Ampullary NET is a further clinical manifestation of the syndrome. PPGLs should be quickly considered in patients with unexplained left ventricular failure, multi-or-gan failure, hypertensive crises, shock and without coronary artery disease. The diagnosis of PPGL is commonly based on measurements of metanephrines in plasma or urine. Waiting for diagnostic test results may delay rapid decisions on patient management or therapeutic interventions. The acute emergency situation is the only exception to the rule where imaging studies to search for a PPGL may be undertaken without biochemical evidence of a catecholamine producing tumour.
Conflict of Interest
The authors report no conflict of interest in this work.
- Lenders JWM, Duh QY, Eisenhofer G, Gimenez-Roqueplo AP, Grebe SKG, et al. (2014) Pheochromocytoma and paraganglioma: An endocrine society clinical practice guideline. J Clin Endocrinol Metab 99: 1915-1942.
- Mannelli M, Ianni L, Cilotti A, Conti A (1999) Pheochromocytoma in Italy: A multicentric retrospective study. Eur J Endocrinol 141: 619-624.
- Björklund P, Pacak K, Crona J (2016) Precision medicine in pheochromocytoma and paraganglioma: Current and future concepts. J Int Med 280: 559-573.
- Plouin PF, Amar L, Dekkers OM, Fassnach M, Gimenez-Roqueplo AP, et al. (2016) European society of endocrinology clinical practice guideline for long-term follow-up of patients operated on for a phaeochromocytoma or a paraganglioma. Eur J Endocrinol 174: 1-10.
- Dahia PLM (2014) Pheochromocytoma and paraganglioma pathogenesis: Learning from genetic heterogeneity. Nat Rev Cancer 14: 108-119.
- Lassnig E, Weber T, Auer J, Nömeyer R, Eber B (2009) Pheochromocytoma crisis presenting with shock and tako-tsubo-like cardiomyopathy. Int J Cardiol 134: 138-140.
- Steppan J, Shields J, Lebron R (2011) Pheochromocytoma presenting as acute heart failure leading to cardiogenic shock and multiorgan failure. Case Rep Med 2011: 1-4.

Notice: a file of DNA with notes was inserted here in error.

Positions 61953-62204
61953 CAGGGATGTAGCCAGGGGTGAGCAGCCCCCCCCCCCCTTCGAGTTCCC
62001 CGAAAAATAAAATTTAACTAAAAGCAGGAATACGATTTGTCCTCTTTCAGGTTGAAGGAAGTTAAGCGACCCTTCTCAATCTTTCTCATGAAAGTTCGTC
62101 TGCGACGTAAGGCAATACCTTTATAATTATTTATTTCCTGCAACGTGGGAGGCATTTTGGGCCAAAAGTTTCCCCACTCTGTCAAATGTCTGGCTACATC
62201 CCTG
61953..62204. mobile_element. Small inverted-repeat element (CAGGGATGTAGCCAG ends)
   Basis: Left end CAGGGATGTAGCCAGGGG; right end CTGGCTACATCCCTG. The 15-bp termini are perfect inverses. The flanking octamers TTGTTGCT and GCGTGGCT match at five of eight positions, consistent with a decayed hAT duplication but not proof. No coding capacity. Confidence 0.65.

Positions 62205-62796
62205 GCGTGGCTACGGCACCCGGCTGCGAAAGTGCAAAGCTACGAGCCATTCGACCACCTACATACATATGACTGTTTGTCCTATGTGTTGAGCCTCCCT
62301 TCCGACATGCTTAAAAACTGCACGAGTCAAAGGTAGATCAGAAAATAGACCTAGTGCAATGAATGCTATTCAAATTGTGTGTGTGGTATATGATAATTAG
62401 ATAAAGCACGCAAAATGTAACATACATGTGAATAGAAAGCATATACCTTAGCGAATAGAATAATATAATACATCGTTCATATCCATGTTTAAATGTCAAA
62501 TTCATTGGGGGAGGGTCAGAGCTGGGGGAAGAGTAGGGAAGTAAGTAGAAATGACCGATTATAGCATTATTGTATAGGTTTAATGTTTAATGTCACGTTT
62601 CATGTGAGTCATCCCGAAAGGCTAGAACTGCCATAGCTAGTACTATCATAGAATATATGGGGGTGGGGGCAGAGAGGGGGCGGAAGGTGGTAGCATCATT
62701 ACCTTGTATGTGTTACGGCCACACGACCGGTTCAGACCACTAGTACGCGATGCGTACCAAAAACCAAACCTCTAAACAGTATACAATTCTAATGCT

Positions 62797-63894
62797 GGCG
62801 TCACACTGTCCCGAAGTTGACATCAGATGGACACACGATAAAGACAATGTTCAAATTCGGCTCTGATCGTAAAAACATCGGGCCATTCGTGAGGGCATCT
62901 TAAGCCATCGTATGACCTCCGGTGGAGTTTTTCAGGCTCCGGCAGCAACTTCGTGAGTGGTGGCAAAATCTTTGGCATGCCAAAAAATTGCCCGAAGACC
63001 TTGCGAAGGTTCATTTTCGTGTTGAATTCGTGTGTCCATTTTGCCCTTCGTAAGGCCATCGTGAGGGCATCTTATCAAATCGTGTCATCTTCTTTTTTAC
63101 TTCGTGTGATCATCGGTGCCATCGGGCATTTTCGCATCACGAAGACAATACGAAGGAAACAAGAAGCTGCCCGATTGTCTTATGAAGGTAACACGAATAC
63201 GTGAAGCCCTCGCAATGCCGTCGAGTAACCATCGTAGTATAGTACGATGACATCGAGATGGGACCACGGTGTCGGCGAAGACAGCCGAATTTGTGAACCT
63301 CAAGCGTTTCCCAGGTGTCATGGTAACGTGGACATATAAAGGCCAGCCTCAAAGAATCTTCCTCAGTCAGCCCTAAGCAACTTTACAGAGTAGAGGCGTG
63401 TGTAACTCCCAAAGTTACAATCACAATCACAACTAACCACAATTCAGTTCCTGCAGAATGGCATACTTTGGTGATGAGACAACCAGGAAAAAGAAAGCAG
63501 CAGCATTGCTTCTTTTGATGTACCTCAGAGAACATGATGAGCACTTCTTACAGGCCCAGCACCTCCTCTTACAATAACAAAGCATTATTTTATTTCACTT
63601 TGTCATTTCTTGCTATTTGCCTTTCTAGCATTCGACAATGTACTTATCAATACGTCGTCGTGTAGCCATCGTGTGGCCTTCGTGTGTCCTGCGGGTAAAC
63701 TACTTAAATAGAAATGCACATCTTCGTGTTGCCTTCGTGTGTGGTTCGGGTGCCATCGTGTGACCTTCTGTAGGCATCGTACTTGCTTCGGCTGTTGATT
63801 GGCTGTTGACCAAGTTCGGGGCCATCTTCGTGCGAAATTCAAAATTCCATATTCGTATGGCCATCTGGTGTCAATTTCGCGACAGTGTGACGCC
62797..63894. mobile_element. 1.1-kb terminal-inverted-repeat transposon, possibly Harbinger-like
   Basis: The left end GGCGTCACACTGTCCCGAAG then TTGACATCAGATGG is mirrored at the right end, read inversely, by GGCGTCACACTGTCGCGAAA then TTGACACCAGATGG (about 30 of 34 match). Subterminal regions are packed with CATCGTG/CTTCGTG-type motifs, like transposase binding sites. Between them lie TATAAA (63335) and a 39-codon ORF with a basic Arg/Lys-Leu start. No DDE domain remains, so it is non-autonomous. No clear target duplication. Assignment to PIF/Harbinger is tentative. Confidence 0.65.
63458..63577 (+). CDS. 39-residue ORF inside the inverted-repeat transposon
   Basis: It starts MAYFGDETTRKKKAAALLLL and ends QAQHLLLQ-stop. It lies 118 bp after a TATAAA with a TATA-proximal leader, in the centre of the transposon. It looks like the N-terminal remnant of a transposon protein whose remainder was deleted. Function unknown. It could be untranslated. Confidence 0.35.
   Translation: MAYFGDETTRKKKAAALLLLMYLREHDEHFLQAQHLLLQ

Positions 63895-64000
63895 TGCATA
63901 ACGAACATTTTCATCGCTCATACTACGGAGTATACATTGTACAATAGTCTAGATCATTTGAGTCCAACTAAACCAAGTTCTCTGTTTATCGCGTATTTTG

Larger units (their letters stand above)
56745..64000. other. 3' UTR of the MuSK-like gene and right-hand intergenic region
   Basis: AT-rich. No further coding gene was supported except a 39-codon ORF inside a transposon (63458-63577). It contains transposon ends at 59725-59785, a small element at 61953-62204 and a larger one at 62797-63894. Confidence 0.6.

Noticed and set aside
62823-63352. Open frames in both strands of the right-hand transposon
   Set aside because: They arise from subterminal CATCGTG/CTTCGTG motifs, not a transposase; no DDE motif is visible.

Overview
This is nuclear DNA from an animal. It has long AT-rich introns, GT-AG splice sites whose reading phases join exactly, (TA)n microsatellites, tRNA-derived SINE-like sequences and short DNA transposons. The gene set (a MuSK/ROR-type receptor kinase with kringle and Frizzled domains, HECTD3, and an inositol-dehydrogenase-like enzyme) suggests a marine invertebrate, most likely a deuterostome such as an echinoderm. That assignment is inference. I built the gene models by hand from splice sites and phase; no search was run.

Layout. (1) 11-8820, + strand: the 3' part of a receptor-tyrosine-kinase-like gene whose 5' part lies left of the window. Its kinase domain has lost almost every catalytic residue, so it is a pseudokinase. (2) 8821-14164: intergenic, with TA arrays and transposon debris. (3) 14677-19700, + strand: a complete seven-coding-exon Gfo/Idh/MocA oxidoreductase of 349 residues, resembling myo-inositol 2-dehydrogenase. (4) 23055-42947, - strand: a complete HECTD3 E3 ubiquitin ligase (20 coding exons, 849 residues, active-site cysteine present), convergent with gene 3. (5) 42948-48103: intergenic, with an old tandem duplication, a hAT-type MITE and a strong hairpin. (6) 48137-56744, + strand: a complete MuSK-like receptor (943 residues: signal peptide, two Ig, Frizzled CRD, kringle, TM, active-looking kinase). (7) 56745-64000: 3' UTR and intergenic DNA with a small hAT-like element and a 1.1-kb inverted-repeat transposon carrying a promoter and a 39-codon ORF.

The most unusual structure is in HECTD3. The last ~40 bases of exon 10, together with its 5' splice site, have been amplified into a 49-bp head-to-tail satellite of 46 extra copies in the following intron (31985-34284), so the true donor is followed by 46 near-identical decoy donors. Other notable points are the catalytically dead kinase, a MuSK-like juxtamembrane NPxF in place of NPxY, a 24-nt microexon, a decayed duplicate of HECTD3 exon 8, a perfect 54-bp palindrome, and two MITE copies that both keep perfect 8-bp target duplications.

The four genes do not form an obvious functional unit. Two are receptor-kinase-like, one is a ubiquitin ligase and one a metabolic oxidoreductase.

- Di Palma G, Daniele GP, Antonini-Canterin F, Piazza R, Nicolosi GL (2010) Cardiogenic shock with basal transient left ventricular ballooning (Takotsubo-like cardiomyopathy) as first presentation of pheochromocytoma. J Cardiovasc Med 11: 507-510.
- Tanriver Y, Betz MJ, Nibbe L, Pfluger T, Beuschlein F, et al. (2010) Sepsis and cardiomyopathy as rare clinical manifestations of pheochromocytoma-two case report studies. Exp Clin Endocrinol Diab 118: 747-753.
- Brukamp K, Goral S, Townsend RR, Silvestry FE, Torigian DA (2007) Rapidly reversible cardiogenic shock as a pheochromocytoma presentation. Am J Med 120: 1-2.
- Nef HM, Möllmann H, Kostin S, Troidl C, Voss S, et al. (2007) Tako-Tsubo cardiomyopathy: Intraindividual structural analysis in the acute phase and after functional recovery. Eur Heart J 28: 2456-2464.
- Ferner RE, Huson SM, Thomas N, Moss C, Willshaw H, et al. (2007) Guidelines for the diagnosis and management of individuals with neurofibromatosis. J Med Genet 44: 81-88.
- Bausch B, Borozdin W, Neumann HPH (2006) Clinical and genetic characteristics of patients with neurofibromatosis type 1 and pheochromocytoma. New Eng J Med 354: 2729-2731.
Citation: Parasiliti-Caprino M, Matta M, Lopez C, Barbero U, Maletta F, et al. (2019) Unusual and Challenging Presentation of Hereditary Pheochromocytoma where Physicians Should Not Be Fooled - A Case Report. J Mol Genet Med 13: 428.
Copyright: © 2019 Parasiliti-Caprino M, et al. This is an open-access article distributed under the terms of the Creative Commons Attribution License, which permits unrestricted use, distribution, and reproduction in any medium, provided the original author and source are credited.
Select your language of interest to view the total content in your interested language
Share This Article
December 16-17, 2019 Dubai, UAE
May 25-26, 2020 Rome, Italy
- Total views: 374
- [From(publication date): 0-0 - Nov 19, 2019]
- Breakdown by view type
- HTML page views: 350
- PDF downloads: 24